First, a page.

Ponci looked at her. They didn’t really have much time, but he trusted her thinking. He untwisted the wire that connected the entire middle section. He came back to the Lupita. He showed her how to do a connection.
“You try,” he said. “You can do it with ease.”
In that moment, Carlos, out by the road – understandably tired – stumbled on a stray piece of escombro, and went down. The wire that had been disconnected from the detonator box as a precaution shed its security cap and fell back against its contact. Carlos landed on the box. His imitation Swiss Army knife, in a pouch on his belt, angled perfectly into the recessed firing button and depressed the button to the required depth.
Like any early morning mining blast, the rolling shot rattled the city – except that it went on for six seconds. And it was above ground. The structure melted, kneeled, and came down, perfectly, on its footprint. And then everything was quiet again, and the city seemed to keep on sleeping.
A thunderhead of cement dust billowed upward and out. Carlos and David staggered toward the site, gaunt-eyed from embarrassment and horror. They had broken the most important rule of all, which was not to kill the two finest people they knew.
They stopped, swaying, and peered through the dust. The bricks and concrete slabs, with their twisted and snapped rebar, had fallen everywhere – except in the middle of the building, where, inexplicably, the lowest – in the center – room, with thicker walls and ceiling, was still standing. Through an opening, they saw two dust-covered people holding each other, kissing, alternately laughing and crying and, finally, because of what had happened to their ears, shouting endearments to each other too private for anyone to hear.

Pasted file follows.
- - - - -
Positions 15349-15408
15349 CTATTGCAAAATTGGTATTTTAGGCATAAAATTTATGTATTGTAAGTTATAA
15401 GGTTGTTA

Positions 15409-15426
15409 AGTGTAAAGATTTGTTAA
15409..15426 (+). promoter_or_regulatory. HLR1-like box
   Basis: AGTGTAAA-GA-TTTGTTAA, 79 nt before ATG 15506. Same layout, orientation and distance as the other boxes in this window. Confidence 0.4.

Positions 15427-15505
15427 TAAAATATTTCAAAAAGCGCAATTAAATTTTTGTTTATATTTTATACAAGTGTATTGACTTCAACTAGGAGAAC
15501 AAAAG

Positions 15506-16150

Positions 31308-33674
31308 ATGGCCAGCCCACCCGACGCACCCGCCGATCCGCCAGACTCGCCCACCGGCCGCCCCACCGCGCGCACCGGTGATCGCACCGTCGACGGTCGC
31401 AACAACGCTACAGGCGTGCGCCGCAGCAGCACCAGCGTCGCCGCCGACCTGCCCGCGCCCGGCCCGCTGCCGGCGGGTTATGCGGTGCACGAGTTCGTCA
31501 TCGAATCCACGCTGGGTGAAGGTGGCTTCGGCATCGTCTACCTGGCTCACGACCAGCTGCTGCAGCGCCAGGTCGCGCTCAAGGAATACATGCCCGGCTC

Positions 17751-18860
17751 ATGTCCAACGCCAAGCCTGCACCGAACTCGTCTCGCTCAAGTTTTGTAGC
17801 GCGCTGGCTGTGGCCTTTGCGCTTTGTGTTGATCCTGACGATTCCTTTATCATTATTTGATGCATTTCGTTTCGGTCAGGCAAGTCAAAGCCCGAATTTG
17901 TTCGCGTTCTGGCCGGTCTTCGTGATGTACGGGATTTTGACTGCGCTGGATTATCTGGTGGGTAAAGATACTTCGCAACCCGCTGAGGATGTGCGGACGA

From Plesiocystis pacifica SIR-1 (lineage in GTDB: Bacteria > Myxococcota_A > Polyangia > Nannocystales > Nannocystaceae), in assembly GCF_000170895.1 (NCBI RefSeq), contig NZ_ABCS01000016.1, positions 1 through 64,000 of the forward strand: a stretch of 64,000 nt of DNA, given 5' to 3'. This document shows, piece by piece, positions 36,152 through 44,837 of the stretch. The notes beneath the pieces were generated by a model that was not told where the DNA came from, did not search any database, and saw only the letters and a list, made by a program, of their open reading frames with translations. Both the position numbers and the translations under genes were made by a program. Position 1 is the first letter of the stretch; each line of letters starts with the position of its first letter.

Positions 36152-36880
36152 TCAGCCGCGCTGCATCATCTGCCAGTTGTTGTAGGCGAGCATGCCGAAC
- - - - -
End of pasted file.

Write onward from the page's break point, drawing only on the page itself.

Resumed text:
Which is when Carlos and David decided to go home and sleep. They weren’t paid enough to answer to anyone for what they had done. They also didn’t want to be there when the police arrived. And the mayor, and the newspapers, and, soon enough – because that’s the way things went – the agents for La Bohême, safety inspectors who might actually exist, and – worst of all – the powerful governor of the State, who might or might not cite them all as criminals, depending on how the event turned out to reflect on him.